The liver is the largest organ inside the human body. Weighing around three pounds, it is located in the upper right part of the abdomen. The liver is the body’s filter and warehouse—everything goes through it. When something goes wrong with the liver, it can have a serious effect on almost every other organ in the body. Here are a few tips on how to take care of your liver:
- Get vaccinated against hepatitis A and B.
- Avoid blood-to-blood contact. Don’t share anything that may have blood on it, even if you can’t see any. This includes injection drug equipment, glucose monitors, razors, nail clippers and toothbrushes. Get tattoos or body piercings from licensed facilities that follow strict safety protocols.
- If you have a liver disease such as hepatitis C, try to avoid alcohol completely. If your liver is healthy, limit alcohol to one drink a day for women, two drinks a day for men. Mixing alcohol and drugs is especially dangerous.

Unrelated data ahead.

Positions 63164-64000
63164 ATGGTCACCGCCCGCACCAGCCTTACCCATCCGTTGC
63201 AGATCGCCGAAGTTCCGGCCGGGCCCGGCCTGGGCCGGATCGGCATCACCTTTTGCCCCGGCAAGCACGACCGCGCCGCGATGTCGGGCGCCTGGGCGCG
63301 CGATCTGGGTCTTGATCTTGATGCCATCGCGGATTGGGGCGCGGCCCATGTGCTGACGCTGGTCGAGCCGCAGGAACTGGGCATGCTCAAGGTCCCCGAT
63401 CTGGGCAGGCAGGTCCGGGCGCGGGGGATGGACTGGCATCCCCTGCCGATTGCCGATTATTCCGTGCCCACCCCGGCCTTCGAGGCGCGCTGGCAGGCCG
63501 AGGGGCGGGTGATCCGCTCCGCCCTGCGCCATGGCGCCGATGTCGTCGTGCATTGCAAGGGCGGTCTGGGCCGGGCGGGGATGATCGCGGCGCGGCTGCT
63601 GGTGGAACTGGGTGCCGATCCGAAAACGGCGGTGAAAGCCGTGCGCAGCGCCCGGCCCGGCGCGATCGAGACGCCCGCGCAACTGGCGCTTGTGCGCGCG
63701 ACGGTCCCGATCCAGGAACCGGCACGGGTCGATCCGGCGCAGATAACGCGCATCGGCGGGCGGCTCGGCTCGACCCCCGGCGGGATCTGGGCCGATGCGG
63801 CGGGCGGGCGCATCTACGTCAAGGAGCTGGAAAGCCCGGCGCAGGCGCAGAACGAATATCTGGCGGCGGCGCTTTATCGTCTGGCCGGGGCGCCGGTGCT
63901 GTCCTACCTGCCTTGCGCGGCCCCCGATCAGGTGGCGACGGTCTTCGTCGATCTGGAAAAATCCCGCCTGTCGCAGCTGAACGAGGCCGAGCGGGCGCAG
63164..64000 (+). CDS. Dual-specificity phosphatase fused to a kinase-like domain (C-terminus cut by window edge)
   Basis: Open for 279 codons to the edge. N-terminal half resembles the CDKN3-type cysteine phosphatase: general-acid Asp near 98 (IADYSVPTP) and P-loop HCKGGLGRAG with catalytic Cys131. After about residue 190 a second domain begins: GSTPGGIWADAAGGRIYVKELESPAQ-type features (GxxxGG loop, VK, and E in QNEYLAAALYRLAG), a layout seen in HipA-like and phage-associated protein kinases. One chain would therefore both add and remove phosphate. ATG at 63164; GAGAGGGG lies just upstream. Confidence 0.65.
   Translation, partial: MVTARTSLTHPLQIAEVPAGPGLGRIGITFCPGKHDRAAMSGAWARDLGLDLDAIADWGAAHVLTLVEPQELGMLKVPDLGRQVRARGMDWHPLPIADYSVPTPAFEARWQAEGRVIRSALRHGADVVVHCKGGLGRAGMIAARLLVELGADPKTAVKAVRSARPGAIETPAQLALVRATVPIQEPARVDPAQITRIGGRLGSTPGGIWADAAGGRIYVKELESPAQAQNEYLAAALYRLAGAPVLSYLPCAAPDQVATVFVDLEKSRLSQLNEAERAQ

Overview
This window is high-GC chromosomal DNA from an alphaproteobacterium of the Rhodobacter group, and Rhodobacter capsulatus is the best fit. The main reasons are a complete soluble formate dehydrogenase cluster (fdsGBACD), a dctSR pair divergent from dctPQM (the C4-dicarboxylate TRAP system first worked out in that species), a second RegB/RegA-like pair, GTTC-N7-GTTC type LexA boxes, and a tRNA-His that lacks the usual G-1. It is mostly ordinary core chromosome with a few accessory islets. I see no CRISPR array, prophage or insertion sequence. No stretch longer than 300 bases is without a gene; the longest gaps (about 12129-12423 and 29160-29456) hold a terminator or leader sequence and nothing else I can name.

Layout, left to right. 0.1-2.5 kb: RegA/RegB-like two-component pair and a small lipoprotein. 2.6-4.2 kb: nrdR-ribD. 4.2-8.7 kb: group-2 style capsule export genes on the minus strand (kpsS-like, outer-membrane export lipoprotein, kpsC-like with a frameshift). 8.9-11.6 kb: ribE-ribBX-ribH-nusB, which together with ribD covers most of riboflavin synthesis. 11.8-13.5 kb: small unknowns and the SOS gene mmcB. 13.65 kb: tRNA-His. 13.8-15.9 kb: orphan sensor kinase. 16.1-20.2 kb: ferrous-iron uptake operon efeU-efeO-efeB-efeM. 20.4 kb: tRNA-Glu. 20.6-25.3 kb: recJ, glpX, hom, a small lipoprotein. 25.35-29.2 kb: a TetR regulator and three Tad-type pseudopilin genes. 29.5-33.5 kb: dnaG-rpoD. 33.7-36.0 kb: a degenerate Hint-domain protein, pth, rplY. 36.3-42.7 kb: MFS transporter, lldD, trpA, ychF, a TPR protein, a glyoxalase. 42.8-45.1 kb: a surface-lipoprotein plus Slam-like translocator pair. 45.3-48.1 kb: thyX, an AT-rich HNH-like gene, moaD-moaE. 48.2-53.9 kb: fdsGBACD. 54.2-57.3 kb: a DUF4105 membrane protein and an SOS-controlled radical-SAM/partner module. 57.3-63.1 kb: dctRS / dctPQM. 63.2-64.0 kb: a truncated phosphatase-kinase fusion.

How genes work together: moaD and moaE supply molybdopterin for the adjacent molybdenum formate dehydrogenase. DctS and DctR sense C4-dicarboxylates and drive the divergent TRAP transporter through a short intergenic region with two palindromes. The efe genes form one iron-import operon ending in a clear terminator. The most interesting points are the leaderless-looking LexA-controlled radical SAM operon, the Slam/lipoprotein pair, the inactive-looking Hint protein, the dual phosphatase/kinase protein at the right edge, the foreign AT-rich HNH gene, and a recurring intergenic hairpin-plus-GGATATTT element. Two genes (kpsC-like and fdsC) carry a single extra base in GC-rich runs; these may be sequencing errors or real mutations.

- Check with your doctor before taking prescription medicine, over-the-counter drugs or supplements. Don’t exceed recommended doses of medications or supplements, such as Tylenol (acetaminophen), iron or vitamin A.
- Strive to maintain a healthy weight. You should aim for at least 30 minutes of aerobic exercise every day.
- A healthy liver relies on healthy food. Eat a low-fat, high-fiber, primarily plant-based diet. Limit added sugars to no more than 10 percent of your daily calorie allowance.
- Don’t breathe chemical fumes or swallow, touch or inhale toxins, as many chemicals can have bad effects on the liver.
- Drink caffeinated coffee, unless you have to avoid caffeine because of another medical condition. Studies show that caffeinated coffee may protect the liver. But don’t let caffeine interfere with a good night’s sleep.
- Don’t smoke tobacco or use recreational drugs. Everything we eat, drink, breathe, smoke and inject—even stuff we apply on skin—goes through the liver.
- If you have a liver disease, seek medical advice. Some liver diseases, such as hepatitis C, are curable.
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